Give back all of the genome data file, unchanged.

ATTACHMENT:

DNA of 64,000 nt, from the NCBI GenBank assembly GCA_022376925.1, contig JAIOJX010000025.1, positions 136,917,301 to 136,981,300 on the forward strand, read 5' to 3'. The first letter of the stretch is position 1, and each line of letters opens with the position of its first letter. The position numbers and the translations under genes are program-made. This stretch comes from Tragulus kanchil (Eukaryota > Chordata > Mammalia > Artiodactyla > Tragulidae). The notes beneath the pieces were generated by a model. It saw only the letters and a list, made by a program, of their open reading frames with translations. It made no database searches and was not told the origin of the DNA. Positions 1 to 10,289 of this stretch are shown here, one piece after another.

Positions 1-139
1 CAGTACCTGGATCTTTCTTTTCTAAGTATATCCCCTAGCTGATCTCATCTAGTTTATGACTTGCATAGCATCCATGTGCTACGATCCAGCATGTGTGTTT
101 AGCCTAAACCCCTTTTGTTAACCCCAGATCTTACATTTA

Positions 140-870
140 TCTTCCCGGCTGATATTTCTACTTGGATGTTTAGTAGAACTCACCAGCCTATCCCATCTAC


DNA of 64,000 nt, from the NCBI GenBank assembly GCA_022376925.1, contig JAIOJX010000025.1, positions 136,917,301 to 136,981,300 on the forward strand, read 5' to 3'. The first letter of the stretch is position 1, and each line of letters opens with the position of its first letter. The position numbers and the translations under genes are program-made. This stretch comes from Tragulus kanchil (Eukaryota > Chordata > Mammalia > Artiodactyla > Tragulidae). The notes beneath the pieces were generated by a model. It saw only the letters and a list, made by a program, of their open reading frames with translations. It made no database searches and was not told the origin of the DNA. Positions 1 to 10,289 of this stretch are shown here, one piece after another.

Positions 1-139
1 CAGTACCTGGATCTTTCTTTTCTAAGTATATCCCCTAGCTGATCTCATCTAGTTTATGACTTGCATAGCATCCATGTGCTACGATCCAGCATGTGTGTTT
101 AGCCTAAACCCCTTTTGTTAACCCCAGATCTTACATTTA

Positions 140-870
140 TCTTCCCGGCTGATATTTCTACTTGGATGTTTAGTAGAACTCACCAGCCTATCCCATCTAC